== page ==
I’m always amazed by the many people who say they reserve sparkling wines strictly for special events. I always want to ask them, "Why?"

There are so many Central Coast sparkling wines, as well as Spanish cavas, Italian proseccos (those terms also refer to the country’s name for bubblies since only those sparkling wines from France’s Champagne region can legally be labeled “Champagne”), and yes, even some Champagnes can be found reasonably-priced at Central Coast wine shops.

I recently spotted a 750 ml bottle (the normal size for wine bottles) of Dom Perignon in Costco priced at $149.99, and that’s discounted. It’s the Champagne most people think of when they want to celebrate a life event, but few can afford such a luxury.

You don’t really need to pay such prices when we have so many excellent Central Coast bubblies in local tasting rooms.

Those of us who work in the wine industry appreciate the fact that Champagne and sparkling wines are so versatile. They taste great with a wide array of delicious foods, from oysters to sushi and lobster. Champagne and sparkling wines are always excellent for sipping on their own, such as an aperitif before a dinner party. Not many white or red wines can accomplish that dramatic feat of being awesome on their own.

And that's why I always support the lively annual Bubblyfest, which will take place in Avila Beach from Oct. 5 to 7. This year, there will be three days of great wines, delicious foods and live music to enjoy alongside the beach.

Bubblyfest will also offer new treats: a fried chicken dinner and four bubblies with a Master Sommelier who will teach you about food and wine pairing; a sitdown tasting with four experts while tasting and learning about their sparkling wines, including Clarissa Nagy from Riverbench in the Santa Maria Valley; a Corks and Cocktails evening affair at the Central Coast Aquarium, where you’re invited to don your roaring 1920s outfits, listen to live jazz and sip bubbly from saucers and flutes (the glasses typically used for drinking Champagne); and the Grand Tasting on Oct. 7, which promises over 60 brands of sparkling wines with both local producers and international brands.

My love of Champagne goes back many years to our first trip to France. My husband, Dan Hardesty, and I once had the unique experience of enjoying a five-course meal that included wild boar and venison, each dish paired with different Ruinart Champagnes at Restaurant Le Grand Cerf in Villers-Allerand, France. Even for a diehard foodie like me, it was mind-blowing. Should you take a trip to France’s Champagne region, I can't recommend this dining experience highly enough. That was many years ago but, happily, I learned the restaurant is still quite popular.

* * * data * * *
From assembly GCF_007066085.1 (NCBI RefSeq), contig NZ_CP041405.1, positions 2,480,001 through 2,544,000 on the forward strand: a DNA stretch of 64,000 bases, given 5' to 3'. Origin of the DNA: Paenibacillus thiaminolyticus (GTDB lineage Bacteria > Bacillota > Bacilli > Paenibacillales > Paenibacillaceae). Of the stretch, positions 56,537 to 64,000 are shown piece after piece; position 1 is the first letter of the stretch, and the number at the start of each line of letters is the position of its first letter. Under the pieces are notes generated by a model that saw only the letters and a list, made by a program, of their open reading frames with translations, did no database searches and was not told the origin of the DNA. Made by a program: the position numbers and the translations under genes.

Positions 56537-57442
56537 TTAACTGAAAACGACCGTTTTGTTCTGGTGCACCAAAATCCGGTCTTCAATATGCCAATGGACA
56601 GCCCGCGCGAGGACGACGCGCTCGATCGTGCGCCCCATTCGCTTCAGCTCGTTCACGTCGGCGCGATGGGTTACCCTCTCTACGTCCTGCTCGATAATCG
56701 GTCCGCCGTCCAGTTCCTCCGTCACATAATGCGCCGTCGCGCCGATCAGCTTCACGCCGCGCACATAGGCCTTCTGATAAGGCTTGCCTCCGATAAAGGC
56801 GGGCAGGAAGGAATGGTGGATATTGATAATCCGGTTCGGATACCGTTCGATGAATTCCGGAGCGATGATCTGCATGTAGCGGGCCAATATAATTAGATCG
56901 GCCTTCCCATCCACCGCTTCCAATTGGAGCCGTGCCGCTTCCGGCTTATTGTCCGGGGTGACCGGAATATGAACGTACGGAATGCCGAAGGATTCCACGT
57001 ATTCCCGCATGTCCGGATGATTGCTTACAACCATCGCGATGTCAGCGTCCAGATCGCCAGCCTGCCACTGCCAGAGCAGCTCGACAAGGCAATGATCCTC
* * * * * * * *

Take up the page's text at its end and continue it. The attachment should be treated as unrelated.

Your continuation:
Among the interesting events you’ll experience at the Bubblyfest Grand Tasting, there’s free admission to a live taping of the Cork Dorks radio show, where you’ll learn about their “favorite tastemakers,” and you’ll be privy to special wines they’ll be pouring for you.

There’s also a free seminar that will teach you about the history of Champagne and teach you how to saber a bottle of Champagne with a sword.

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It's another reminder of our trip to Epernay, France, where we visited Moet & Chandon Champagne House and were allowed to visit the “Napoleon Room.” It has been preserved to remain exactly how it was when the emperor would stop by to pick up his Champagne to take to the wars he led (could that be why he lost?). Interestingly, the tree where he arrived on his great white horse was still alive. Moet & Chandon had an artist paint a rendering of of Napoleon on his horse under the tree, a memorial of great events that occurred in their long history in France.

It’s interesting to learn more about the Central Coast’s fine history in becoming an amazing region that goes back a few decades. However, when you visit Europe where their history of winemaking goes back centuries, the experience resounds for wine lovers.

My favorite Central Coast sparkling wine producers haven’t changed much over the years. These three bubbly producers are first and foremost among them all in San Luis Obispo and Santa Barbara counties: Laetitia in Arroyo Grande Valley (off northbound Highway 101), Riverbench Vineyards in Santa Maria Valley and Goat Bubbles by Flying Goat Cellars in the Lompoc Wine Ghetto. Each of them has tasting rooms open to the public, and only the last isn’t open daily, but you can make an appointment to visit anytime. They are all worth your time to taste before you buy, if you can’t make it to the Bubblyfest events.

At Bubblyfest, not every event requires purchasing tickets. Some seminars are included in your ticket price during the grand tasting, so you can choose to buy the events that appeal most to you. No matter which of the events you choose, you’ll find yourself able to have one-on-one experiences with the winemakers and other experts at every table, which I believe is what makes the love of wine endlessly fascinating.

For more information or to buy tickets, visit www.bubblyfest.com.

Cheers!

Kathy Marcks Hardesty can be reached at kathy@centralcoastcritic.com.

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